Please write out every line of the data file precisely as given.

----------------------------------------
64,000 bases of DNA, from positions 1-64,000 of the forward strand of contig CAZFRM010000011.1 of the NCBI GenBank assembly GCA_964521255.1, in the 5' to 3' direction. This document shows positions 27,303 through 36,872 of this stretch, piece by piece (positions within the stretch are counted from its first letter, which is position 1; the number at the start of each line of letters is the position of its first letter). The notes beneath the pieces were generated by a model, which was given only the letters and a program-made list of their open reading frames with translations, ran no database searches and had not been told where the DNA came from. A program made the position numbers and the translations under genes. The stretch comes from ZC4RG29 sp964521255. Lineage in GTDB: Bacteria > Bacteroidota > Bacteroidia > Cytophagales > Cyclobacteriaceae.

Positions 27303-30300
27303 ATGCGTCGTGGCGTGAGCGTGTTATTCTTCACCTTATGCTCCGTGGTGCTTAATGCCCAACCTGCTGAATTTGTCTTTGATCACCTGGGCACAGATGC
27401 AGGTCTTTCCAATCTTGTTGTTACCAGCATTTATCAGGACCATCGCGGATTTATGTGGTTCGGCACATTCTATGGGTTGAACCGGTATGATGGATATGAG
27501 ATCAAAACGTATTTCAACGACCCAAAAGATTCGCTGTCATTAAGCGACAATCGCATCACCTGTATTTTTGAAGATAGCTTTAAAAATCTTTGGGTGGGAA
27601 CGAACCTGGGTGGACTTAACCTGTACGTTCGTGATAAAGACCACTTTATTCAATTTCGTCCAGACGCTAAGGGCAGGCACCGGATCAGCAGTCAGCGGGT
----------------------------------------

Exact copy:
64,000 bases of DNA, from positions 1-64,000 of the forward strand of contig CAZFRM010000011.1 of the NCBI GenBank assembly GCA_964521255.1, in the 5' to 3' direction. This document shows positions 27,303 through 36,872 of this stretch, piece by piece (positions within the stretch are counted from its first letter, which is position 1; the number at the start of each line of letters is the position of its first letter). The notes beneath the pieces were generated by a model, which was given only the letters and a program-made list of their open reading frames with translations, ran no database searches and had not been told where the DNA came from. A program made the position numbers and the translations under genes. The stretch comes from ZC4RG29 sp964521255. Lineage in GTDB: Bacteria > Bacteroidota > Bacteroidia > Cytophagales > Cyclobacteriaceae.

Positions 27303-30300
27303 ATGCGTCGTGGCGTGAGCGTGTTATTCTTCACCTTATGCTCCGTGGTGCTTAATGCCCAACCTGCTGAATTTGTCTTTGATCACCTGGGCACAGATGC
27401 AGGTCTTTCCAATCTTGTTGTTACCAGCATTTATCAGGACCATCGCGGATTTATGTGGTTCGGCACATTCTATGGGTTGAACCGGTATGATGGATATGAG
27501 ATCAAAACGTATTTCAACGACCCAAAAGATTCGCTGTCATTAAGCGACAATCGCATCACCTGTATTTTTGAAGATAGCTTTAAAAATCTTTGGGTGGGAA
27601 CGAACCTGGGTGGACTTAACCTGTACGTTCGTGATAAAGACCACTTTATTCAATTTCGTCCAGACGCTAAGGGCAGGCACCGGATCAGCAGTCAGCGGGT